Apple’s new privacy feature is having the desired effect: it’s forcing Google to own up to its business practices. After delaying updates to several of its iOS/iPadOS apps, it’s finally doing so and submitting the App Privacy labels to meet Apple’s demands. Google has finally revealed the Gmail data that it collects on iPhones and iPads and how it uses it.
Apple’s New Data Privacy Feature
Apple made a change to iOS 14, requiring apps to reveal on the App Store what data it collects on its users. Rollout of the feature was delayed, but the transparency is finally starting to show up in the app listings at the App Store.
The most notable company to fight Apple’s demand was Facebook. The social network even went as far as to take out newspaper ads vilifying Apple for making this demand on data transparency.
Not only do developers have to admit what data they collect, but they also have to disclose their purposes for collecting it and how it will be used.
Apple appears to be banking on users not being aware of what their apps are collecting. But user data is a hot currency with developers. It’s very important to most app business models, with Facebook making that clear with its intense fight.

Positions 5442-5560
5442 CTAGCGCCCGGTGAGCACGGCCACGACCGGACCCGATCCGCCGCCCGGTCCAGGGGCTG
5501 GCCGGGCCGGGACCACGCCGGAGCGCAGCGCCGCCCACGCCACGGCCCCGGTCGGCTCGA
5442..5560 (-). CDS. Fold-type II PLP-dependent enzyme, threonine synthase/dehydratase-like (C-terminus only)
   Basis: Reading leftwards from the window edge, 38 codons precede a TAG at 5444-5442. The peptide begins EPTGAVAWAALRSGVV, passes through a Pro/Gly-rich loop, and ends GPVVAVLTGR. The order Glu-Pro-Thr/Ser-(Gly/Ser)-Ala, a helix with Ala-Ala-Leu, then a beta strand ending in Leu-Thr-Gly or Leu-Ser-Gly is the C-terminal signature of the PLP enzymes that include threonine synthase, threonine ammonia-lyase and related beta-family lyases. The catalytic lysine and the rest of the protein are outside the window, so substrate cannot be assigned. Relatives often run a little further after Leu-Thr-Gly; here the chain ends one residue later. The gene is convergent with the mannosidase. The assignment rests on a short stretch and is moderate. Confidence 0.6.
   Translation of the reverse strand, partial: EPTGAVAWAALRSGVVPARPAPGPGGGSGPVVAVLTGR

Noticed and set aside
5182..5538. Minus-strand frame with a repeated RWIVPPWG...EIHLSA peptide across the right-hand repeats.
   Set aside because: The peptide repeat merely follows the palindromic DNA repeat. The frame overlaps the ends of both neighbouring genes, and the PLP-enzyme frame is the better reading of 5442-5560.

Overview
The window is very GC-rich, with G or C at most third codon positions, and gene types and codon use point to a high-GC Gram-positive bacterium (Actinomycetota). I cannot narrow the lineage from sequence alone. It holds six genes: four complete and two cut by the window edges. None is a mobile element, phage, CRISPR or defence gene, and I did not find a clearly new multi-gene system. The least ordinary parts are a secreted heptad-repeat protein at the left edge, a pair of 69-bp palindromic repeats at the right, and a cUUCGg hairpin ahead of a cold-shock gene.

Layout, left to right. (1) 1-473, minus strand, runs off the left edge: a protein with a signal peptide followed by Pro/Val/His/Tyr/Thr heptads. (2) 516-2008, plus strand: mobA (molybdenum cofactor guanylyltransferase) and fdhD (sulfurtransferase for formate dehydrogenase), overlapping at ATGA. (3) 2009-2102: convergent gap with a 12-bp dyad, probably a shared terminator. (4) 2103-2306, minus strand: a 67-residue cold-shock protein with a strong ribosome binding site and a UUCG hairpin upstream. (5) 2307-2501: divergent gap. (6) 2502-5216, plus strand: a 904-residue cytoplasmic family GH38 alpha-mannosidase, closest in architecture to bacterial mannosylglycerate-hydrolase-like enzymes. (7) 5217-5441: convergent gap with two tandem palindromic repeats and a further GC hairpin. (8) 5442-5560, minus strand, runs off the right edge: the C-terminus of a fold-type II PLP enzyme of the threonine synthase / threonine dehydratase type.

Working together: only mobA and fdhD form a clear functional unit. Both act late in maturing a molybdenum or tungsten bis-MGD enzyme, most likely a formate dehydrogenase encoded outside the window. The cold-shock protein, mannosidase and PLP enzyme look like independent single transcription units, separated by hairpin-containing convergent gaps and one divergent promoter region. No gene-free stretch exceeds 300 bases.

Google Forced to Comply
Google wasn’t as loud as Facebook in its protest – in fact, it said nothing. However, it still made it clear that it did not want to disclose such things as the Gamil data it collects.
Google delayed updating its iOS and iPadOS apps for a few months. It had been since December that apps that are regularly updated posted updates to the App Store.
With updates to apps like YouTube and Gmail, it appears Google is ending its silent strike. To no one’s surprise, the App Privacy labels on the App Store are showing that Google collects a lot of personal data from iPhone and iPad users.
Google has been forced to own up to the Gamil data it collects. The App Privacy label shows that it collects purchases, location, contact info, contacts, user content, search history, identifiers, usage data, diagnostics, and other data. Not only does it collect that Gmail data, it links it back to your identity.
Comparing the way data is used between Gmail and YouTube, it isn’t used the same from app to app. YouTube has more uses for the data. Notably, Google does not share YouTube or Gmail data with other companies, but it does use it to target users with specific ads.
So far, the App Privacy labels have been revealing with regard to Google. Whether it will be for smaller developers as a whole is unknown. But this could lead to an industry change, with no more hidden data policies.
Read up on whether Apple may be ending some dependence on Google with the possibility that it may be developing an alternative to Google Search.